A ten-year-old boy has been placed on a hate register for calling a fellow pupil a ‘gay boy.’
It is one of the first publicised examples of how the government’s required hate registers are being used in schools. From this September, children as young as five risk being placed on a hate register if they make homophobic playground taunts.
The details of how hate registers are being used emerged after the mother of a ten-year-old boy in Weston-super-Mare, Somerset, was told that her son’s name would be placed on a register and permanent school record following an alleged homophobic comment to a fellow pupil. Last December, PinkNews.co.uk reported that the government has asked all schools to record incidents of homophobic bullying.
It has been alleged that ten-year-old Peter Drury called another pupil a “gay boy” outside of school, but the mother of another child reported the incident to the head teacher of Ashcombe Primary School.
Penny Drury told the Daily Mail: “He doesn’t even understand about the birds and the bees, so how can he be homophobic?
“Peter is a very naive boy who didn’t know what he was doing and is now very upset as he is now in trouble. It doesn’t mean he is going to turn into a homophobic attacker when he is older.
“He must have picked up the word from somewhere and thought it to mean stupid.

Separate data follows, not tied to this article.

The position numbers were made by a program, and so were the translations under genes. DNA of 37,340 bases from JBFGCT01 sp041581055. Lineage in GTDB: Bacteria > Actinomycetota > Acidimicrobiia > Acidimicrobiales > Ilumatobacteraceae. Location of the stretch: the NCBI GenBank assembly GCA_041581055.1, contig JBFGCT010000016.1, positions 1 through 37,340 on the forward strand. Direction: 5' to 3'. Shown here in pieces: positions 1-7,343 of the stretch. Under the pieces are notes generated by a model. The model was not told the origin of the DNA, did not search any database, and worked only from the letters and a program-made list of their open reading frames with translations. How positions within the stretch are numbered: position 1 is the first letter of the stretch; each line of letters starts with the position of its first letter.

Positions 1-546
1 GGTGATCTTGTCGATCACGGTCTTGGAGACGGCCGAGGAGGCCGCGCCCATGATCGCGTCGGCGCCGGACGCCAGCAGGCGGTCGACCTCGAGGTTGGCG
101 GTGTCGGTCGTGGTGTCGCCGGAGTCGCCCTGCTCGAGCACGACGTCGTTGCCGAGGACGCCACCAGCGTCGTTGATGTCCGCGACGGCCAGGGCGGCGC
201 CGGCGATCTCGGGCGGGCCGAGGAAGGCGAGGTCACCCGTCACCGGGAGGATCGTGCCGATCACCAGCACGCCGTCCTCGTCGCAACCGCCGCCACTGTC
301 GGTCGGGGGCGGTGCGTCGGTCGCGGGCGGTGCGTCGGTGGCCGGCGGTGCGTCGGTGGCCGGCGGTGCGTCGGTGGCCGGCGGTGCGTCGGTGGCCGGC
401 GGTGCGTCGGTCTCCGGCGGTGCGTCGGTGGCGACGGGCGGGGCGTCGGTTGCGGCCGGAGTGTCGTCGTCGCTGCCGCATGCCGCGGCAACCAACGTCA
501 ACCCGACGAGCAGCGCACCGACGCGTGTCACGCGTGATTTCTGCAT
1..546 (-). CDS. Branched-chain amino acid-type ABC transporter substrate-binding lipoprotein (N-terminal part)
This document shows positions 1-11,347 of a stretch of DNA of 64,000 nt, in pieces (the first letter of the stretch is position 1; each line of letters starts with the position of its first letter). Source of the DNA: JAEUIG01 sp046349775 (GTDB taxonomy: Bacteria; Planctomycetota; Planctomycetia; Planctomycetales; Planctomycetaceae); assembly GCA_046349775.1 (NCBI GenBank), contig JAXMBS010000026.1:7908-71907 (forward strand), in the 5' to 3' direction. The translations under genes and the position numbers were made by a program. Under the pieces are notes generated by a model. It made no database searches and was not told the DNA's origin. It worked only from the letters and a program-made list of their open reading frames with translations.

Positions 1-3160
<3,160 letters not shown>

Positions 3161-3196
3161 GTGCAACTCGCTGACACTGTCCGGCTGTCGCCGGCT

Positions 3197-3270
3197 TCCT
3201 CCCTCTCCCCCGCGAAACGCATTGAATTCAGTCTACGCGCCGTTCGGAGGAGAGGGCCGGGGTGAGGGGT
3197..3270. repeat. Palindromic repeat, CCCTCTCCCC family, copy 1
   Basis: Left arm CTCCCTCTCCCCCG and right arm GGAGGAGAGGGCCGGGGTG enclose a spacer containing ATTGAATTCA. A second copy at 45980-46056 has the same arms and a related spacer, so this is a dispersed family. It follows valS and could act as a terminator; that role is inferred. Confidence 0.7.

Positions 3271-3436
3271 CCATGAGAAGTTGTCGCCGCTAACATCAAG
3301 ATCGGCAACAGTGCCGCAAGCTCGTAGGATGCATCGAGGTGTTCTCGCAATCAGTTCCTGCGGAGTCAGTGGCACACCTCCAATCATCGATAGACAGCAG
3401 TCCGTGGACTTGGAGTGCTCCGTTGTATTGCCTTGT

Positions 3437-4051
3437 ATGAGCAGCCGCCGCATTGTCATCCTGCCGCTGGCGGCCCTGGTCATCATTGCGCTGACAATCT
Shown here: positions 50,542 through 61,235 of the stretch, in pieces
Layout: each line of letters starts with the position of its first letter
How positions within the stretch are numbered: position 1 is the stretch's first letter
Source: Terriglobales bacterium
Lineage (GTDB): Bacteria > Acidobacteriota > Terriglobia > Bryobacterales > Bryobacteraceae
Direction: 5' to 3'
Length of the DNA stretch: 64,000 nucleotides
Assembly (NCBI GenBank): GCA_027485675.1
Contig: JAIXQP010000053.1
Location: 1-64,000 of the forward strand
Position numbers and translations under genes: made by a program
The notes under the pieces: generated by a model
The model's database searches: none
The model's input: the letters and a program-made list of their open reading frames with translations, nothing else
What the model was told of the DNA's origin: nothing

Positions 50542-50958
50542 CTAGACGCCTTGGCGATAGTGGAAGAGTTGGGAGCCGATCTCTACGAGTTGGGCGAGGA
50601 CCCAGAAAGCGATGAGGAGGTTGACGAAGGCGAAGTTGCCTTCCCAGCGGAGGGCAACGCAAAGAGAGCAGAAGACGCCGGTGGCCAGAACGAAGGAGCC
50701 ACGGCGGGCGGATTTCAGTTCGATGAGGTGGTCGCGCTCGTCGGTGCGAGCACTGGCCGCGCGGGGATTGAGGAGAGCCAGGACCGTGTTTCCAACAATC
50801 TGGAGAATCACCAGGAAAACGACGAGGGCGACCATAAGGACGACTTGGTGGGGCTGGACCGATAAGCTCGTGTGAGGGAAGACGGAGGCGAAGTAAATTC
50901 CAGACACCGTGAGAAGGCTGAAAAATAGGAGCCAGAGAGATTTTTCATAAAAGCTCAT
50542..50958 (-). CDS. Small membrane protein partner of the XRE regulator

“If I heard it I would have been the first to correct him and tell him not to use it, but putting him on a register seems way over the top.”
The boy’s parents asked the school if they would remove him from the register, but said the school’s head teacher refused.
Mrs Drury told the Daily Mail: “I’m now worried if this is going to affect him applying for universities in the future. I just think the whole thing would be better sorted out by the teacher or parent explaining to them that their language is wrong and not to do it again.”
Children’s charities have expressed concern that school pupils could be effectively being criminalised for playground banter. Michele Elliott of Kidscape told the Daily Express:” Children are being criminalised and singled out from a very early age when they don’t know what they’re doing.”
In a statement, the Department for Children, Schools and Families said: “Schools should take a common-sense approach to dealing with alleged racist or homophobic incidents by pupils.
“If a young child uses a slur, it should be judged whether or not they understand the meaning of the word and should be told why these words are hurtful as well as being appropriately disciplined.
“If bullying is not dealt with in schools, then this will send a powerful message to children that discrimination is acceptable not only in schools but in society as a whole.”